Climate Summit Concludes with Intensive Negotiations, Lesser Results


(IP) –The historic 18th Conference of Parties to the United Nations Framework Convention on Climate Change Summit held in Copenhagen, Denmark, the largest ever gathering of its kind,  was attended by approximately 15,000 delegates: official representatives from 192 nations, political leaders, members from hundreds of non-governmental organizations, and thousands of citizens of the world. All arrived with no delusions about the ideological, logistical, and strategic battle that would take place in the Belle Center in the Danish capital. The hope and anticipation stemmed by the prospect of  the adoption, by the most powerful nations of the world, of binding measures to replace the Kyoto Protocol of 2007, curtail global warming at less than 2 degrees Celsius and  prevent catastrophic climate change quickly evaporated under the heated debate of each day’s sessions.

A final proposal of the U.S., India, China, South Africa, and Brazil, negotiated behind closed doors, served as the last-ditch effort to produce some collaborative action on the apparently elusive challenge posed to the delegates – to reach a meaningful, viable, and legally binding international accord. The twelve-page document proposes to limit global warming to the two degree limit, however, does not detail how this would be achieved. President Barack Obama, visibly frustrated during points in the negotiations, announced the plan, which was largely criticized. “It will not be legally binding, but what it will do is allow for each country to show to the world what they’re doing, and there will be a sense on the part of each country that we’re in this together, and we’ll know who is meeting and who is not meeting the mutual obligations that have been set forth.”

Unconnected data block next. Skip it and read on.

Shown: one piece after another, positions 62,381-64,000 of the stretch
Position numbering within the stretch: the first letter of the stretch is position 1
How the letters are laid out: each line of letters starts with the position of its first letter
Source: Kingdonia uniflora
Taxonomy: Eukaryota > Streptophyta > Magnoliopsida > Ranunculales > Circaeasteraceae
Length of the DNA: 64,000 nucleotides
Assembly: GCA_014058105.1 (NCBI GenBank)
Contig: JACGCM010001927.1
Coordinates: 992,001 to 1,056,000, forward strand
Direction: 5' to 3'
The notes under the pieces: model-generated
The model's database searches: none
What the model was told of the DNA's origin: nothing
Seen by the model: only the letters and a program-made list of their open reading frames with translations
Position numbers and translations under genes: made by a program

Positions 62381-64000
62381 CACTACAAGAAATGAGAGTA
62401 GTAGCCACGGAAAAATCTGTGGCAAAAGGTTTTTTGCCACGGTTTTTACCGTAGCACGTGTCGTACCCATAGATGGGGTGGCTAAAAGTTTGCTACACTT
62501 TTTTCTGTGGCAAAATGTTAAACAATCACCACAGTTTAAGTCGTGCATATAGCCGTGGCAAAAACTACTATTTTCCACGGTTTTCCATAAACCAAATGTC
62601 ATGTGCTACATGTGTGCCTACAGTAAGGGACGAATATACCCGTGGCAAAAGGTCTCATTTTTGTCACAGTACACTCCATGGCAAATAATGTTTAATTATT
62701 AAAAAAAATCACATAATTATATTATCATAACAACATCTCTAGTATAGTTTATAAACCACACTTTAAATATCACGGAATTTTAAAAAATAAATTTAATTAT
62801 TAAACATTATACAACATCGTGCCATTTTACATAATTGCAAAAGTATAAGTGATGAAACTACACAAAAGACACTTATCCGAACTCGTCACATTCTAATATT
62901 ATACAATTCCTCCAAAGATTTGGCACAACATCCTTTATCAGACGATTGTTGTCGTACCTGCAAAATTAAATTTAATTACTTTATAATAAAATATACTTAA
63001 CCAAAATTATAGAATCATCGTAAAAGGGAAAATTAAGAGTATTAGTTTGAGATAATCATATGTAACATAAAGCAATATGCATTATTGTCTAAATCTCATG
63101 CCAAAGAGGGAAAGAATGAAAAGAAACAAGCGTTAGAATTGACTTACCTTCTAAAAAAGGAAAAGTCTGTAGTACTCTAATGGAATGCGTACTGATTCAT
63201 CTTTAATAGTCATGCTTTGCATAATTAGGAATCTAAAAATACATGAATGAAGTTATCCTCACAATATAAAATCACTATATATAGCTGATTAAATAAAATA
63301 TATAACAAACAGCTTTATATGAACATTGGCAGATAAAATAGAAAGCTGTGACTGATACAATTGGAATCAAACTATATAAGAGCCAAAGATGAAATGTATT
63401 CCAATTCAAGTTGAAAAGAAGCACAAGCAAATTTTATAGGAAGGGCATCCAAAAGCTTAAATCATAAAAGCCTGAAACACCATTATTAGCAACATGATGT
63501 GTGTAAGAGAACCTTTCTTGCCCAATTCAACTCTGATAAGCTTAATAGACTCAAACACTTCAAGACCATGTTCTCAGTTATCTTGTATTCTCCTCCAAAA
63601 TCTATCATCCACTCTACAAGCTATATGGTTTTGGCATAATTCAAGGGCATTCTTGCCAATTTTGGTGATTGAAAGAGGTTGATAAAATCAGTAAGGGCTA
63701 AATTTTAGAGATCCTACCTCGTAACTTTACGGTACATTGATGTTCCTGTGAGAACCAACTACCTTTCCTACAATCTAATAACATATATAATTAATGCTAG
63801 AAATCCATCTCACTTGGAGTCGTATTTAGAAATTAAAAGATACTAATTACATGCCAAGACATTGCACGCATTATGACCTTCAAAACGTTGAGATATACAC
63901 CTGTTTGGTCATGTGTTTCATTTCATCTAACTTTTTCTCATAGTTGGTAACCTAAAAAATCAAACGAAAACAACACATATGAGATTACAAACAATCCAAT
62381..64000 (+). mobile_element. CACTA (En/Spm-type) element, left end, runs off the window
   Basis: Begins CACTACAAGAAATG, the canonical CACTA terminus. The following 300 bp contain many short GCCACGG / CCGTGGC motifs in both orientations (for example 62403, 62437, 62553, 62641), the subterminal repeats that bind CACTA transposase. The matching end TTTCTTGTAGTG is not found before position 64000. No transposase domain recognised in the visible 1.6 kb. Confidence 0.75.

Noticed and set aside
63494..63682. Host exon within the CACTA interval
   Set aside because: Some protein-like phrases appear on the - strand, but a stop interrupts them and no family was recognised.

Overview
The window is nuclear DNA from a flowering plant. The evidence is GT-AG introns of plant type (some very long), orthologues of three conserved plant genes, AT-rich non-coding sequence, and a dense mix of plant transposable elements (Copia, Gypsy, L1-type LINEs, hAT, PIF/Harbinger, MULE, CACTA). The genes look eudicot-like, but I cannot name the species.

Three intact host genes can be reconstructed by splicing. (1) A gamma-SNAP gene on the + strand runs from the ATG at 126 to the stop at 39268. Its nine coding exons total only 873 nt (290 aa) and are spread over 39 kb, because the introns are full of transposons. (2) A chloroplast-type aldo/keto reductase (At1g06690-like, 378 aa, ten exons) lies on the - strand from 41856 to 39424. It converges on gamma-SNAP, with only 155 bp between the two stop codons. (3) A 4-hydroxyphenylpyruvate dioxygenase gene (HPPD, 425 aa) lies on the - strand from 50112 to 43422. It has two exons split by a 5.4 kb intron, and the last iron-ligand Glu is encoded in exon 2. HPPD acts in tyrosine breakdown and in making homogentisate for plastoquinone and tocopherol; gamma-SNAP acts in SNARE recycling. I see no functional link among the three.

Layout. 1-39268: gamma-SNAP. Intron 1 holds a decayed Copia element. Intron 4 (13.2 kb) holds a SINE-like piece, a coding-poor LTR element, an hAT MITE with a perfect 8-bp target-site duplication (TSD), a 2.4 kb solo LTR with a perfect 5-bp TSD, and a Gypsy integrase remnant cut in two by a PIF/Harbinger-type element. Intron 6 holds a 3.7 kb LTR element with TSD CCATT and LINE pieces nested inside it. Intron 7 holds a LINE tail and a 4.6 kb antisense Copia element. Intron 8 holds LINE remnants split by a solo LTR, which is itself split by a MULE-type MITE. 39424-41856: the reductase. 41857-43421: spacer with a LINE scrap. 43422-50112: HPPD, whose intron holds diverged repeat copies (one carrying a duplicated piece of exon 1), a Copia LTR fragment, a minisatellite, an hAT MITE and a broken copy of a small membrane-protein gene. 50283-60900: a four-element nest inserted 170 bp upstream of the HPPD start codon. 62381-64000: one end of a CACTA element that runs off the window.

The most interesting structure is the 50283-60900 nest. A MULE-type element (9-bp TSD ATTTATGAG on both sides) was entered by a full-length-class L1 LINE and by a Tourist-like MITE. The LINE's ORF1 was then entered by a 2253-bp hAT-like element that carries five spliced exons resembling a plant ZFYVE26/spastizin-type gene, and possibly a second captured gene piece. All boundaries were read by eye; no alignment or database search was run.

The summit rapidly assumed the form and tone of a global microcosm, with lines of demarcation already in place as the addresses commenced; each delegation, with its central and monumental concerns, agendas, and perspectives that were elaborated in succession.

Questions also surfced of emails taken from the University of East Anglia’s Climate Research Unit in England implied that trusted researchers had been tweaking the math to make climate change look worse than it actually is.